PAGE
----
The most prominent economic obstacles include the lack of foreign currency, the devaluation of the Egyptian pound’s value against the US dollar, a tourism sector that is slowly dying, the increase of prices for the majority of basic goods, and bureaucracy and corruption, which Al-Sisi himself admitted was the main obstacle to achieving growth during previous interviews.
Currently, there are already major price hikes on products and services, which are expected to increase. There is also weak support for the industry sector, a reduction in industrial output, as well as absence of tourism.
Politician Samir Ghattas said, “Egypt’s external debt reached $81bn. We pay a 31% interest rate from the state budget; this is a big number,” stressing that the biggest economic challenges Egypt is facing in 2018 are its debts.
“I have no idea what the national strategy is to confront this issue during the upcoming months,” he continued.
On the other hand, Mokhtar Sherif, economics professor at Al-Mansoura University, said that we can address external debt by increasing our growth and production, but what is really challenging is the major increase in population, as we need to provide more economic growth for those citizens.
The Egyptian population reached about 104.2 million, of which 94.7 million are living in the country and 9.4 million are abroad, said Abu Bakr Al-Gendy, head of the Central Agency for Public Mobilisation and Statistics (CAPMAS) in September.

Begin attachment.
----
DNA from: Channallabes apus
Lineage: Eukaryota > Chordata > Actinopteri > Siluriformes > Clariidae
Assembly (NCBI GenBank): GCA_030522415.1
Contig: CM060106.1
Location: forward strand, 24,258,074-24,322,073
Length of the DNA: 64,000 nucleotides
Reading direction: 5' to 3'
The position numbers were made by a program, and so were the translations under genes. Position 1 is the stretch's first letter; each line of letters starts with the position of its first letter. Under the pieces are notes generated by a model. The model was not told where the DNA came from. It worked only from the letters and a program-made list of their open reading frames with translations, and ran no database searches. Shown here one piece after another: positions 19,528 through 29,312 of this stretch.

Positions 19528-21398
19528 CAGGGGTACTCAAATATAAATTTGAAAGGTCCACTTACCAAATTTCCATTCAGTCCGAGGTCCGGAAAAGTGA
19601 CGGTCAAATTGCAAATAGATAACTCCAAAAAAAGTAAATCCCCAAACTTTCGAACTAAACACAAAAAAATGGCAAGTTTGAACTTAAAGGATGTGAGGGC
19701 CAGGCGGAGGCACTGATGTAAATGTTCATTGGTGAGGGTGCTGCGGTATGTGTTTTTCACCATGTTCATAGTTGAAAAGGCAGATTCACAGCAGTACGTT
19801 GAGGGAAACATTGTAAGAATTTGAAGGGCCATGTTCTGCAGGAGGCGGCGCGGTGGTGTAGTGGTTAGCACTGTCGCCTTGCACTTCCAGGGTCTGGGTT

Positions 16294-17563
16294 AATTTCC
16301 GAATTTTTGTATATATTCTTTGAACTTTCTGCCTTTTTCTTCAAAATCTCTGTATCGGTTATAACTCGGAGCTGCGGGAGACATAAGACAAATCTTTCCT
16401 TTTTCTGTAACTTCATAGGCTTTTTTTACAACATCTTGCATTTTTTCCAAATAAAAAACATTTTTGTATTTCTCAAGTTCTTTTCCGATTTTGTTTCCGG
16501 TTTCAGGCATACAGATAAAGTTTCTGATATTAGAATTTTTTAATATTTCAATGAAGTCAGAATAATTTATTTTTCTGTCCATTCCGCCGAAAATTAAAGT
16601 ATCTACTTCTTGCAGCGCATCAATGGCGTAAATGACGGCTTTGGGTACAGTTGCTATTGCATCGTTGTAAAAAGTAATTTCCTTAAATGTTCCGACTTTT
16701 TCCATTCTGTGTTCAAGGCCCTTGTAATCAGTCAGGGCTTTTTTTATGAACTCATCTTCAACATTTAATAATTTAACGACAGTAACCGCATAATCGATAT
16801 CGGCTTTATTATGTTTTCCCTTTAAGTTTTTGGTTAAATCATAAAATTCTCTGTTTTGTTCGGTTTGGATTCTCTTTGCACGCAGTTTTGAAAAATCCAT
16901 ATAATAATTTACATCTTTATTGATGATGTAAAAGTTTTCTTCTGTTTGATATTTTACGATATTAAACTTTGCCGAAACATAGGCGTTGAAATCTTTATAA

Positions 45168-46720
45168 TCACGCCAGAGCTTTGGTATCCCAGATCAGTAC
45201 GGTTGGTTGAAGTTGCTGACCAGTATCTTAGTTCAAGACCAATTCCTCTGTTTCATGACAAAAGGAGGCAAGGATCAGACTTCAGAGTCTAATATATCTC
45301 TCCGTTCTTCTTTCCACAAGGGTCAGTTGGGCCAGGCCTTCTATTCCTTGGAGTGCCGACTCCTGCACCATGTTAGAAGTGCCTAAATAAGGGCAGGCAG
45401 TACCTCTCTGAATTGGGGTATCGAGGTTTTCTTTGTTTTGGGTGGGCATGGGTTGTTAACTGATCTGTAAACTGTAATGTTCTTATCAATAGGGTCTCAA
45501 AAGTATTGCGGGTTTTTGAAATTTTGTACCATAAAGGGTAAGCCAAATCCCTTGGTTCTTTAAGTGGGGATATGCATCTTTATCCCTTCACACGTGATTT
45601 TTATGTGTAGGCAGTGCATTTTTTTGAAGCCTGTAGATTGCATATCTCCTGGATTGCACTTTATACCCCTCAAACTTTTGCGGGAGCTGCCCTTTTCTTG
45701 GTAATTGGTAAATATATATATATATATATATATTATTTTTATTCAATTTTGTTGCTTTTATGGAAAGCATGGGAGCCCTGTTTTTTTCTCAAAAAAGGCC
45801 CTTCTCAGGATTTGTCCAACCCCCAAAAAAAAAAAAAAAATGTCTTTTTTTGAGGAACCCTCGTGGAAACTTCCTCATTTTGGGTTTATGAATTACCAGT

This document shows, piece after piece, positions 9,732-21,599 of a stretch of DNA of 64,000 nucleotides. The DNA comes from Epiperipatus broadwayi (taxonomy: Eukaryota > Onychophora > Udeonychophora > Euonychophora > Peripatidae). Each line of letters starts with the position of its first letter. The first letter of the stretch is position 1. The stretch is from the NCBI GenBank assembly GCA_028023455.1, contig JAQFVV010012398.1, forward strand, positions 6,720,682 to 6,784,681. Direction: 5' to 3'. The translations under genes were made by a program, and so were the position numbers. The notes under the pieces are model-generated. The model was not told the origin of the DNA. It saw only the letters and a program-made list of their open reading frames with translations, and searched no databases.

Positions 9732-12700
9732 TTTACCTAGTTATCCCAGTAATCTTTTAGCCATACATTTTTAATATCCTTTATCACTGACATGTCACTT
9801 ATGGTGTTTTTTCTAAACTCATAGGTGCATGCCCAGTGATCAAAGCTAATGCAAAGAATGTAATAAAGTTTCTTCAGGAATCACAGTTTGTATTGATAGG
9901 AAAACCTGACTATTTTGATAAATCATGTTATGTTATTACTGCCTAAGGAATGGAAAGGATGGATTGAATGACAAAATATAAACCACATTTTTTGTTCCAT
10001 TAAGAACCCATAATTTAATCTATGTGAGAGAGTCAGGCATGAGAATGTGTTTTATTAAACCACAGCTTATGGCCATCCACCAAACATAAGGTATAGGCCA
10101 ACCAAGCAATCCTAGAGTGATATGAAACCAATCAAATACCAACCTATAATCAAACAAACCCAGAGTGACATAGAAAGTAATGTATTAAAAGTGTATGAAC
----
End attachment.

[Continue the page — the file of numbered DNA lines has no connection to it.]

Moreover, member of parliament’s economic committee Mohamed Badrawy said, “there is no indication that next year will see an economic boom that could make an improvement in the economy and price hikes will not decline next year, but will see a 10% increase if the government succeeds in reducing inflation”.
The economic situation was not the only controversial issue last year, as the weak political scene in Egypt was regularly raised. Political science professor Hassan Nafaa said that there is already a political vacuum, and this will definitely continue to be a challenge during the next stage. “The role of political parties and non-governmental organisations is very weak, and there is not any mechanism that could activate democracy in the country,” he said.